Diagnosis of meniscal tears
Painful knees, often swollen, blocking suddenly in certain positions, a catching sensation in the knee, are all signs indicating a meniscal tear. Symptoms vary from patient to patient, and depend particularly on the meniscus affected: medial, much more frequently affected, or lateral.
The specialist will examine your knee and confirm the diagnosis with the help of x-rays. The latter are necessary, as it is not always very easy to distinguish meniscal tears from other knee disorders, in particular a sprain or osteoarthritis.
The menisci, essential components of the knee
Each knee has two menisci, which are c-shaped cushions of cartilage. The medial meniscus is located on the inner side of the leg, and the lateral meniscus is located on the outer side.
The menisci are essential in numerous ways for the proper functioning of the knee. They form the joint between the top of the tibia, which is flat, and the bottom of the femur, which is rounded, and thus protect the cartilage on these bones. Due to their elastic structure, they also act as shock absorbers in the joint, and as a lubricant to help the bones in the knee (femur, tibia and patella) slide over each other.
Main causes of meniscal tears
Meniscal tears can result from a trauma or simply due to ageing. In young subjects, tears can occur following an abnormal movement of the knee. Meniscal tears often occur during skiing accidents when the knee is twisted.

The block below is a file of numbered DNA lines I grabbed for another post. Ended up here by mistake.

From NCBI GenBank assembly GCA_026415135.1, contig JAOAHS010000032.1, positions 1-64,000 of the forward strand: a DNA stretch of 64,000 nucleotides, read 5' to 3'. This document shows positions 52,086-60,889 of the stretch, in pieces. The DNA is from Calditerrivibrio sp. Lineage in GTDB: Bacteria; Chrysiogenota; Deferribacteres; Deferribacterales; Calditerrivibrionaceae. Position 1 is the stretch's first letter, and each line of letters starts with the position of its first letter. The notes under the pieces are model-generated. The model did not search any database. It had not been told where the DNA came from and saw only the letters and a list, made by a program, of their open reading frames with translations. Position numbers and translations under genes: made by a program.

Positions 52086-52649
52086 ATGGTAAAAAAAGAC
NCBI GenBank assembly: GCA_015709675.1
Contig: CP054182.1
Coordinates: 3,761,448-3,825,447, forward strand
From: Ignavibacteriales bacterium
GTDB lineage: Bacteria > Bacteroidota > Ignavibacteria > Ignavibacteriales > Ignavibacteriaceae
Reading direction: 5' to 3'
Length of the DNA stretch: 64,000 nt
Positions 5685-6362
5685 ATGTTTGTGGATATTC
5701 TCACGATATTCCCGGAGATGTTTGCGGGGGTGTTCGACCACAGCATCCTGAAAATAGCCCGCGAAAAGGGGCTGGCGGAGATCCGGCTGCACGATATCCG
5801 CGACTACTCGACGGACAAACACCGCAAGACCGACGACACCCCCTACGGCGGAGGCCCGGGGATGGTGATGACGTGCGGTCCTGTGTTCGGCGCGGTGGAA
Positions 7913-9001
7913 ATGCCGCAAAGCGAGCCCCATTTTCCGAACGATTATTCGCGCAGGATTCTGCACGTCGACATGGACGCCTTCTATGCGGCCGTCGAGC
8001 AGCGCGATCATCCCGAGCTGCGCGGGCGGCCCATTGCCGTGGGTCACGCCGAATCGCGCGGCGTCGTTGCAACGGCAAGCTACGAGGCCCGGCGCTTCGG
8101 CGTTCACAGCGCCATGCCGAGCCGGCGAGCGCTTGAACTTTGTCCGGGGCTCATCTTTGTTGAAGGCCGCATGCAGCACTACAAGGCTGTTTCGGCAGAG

Degenerative damage is a combination of micro-traumas that occur throughout life resulting in the progressive wear of the meniscus. In this case, we talk of degenerative meniscal tears that are generally encountered in “genu varum” (bow-legged) or “genu valgum” (knock-kneed) subjects, patients suffering from osteoarthritis, or certain professionals who often work in a crouching position or carry heavy loads.
From the first measures to surgery: a treatment for each lesion
Some good habits following a trauma or as soon as the symptoms flare up, such as stopping the physical activity immediately and resting the knee, applying ice to the joint, or elevating the leg in case of swelling, can help limit the severity of the damage.
Bearing in mind the importance of the meniscus, once a meniscal tear has been clearly identified, conservative treatment will always be chosen first, whenever possible. Regarding degenerative tears, when not all daily activities are affected, a simple medical treatment is prescribed: painkillers and anti-inflammatories, even injections. In the event of a trauma, if the lesion is likely to heal easily, we will choose to immobilize the knee with a brace, followed by rehabilitation sessions.
Finally, in cases where surgery is necessary, we will choose a procedure that will enable as much of the meniscus to be conserved as possible. A “partial meniscectomy” consists in removing only the damaged part and the tear is repaired with a simple suture. Whatever the nature of the operation, it is performed using a minimally invasive arthroscopic technique (through small incisions using a camera to visualize the joint).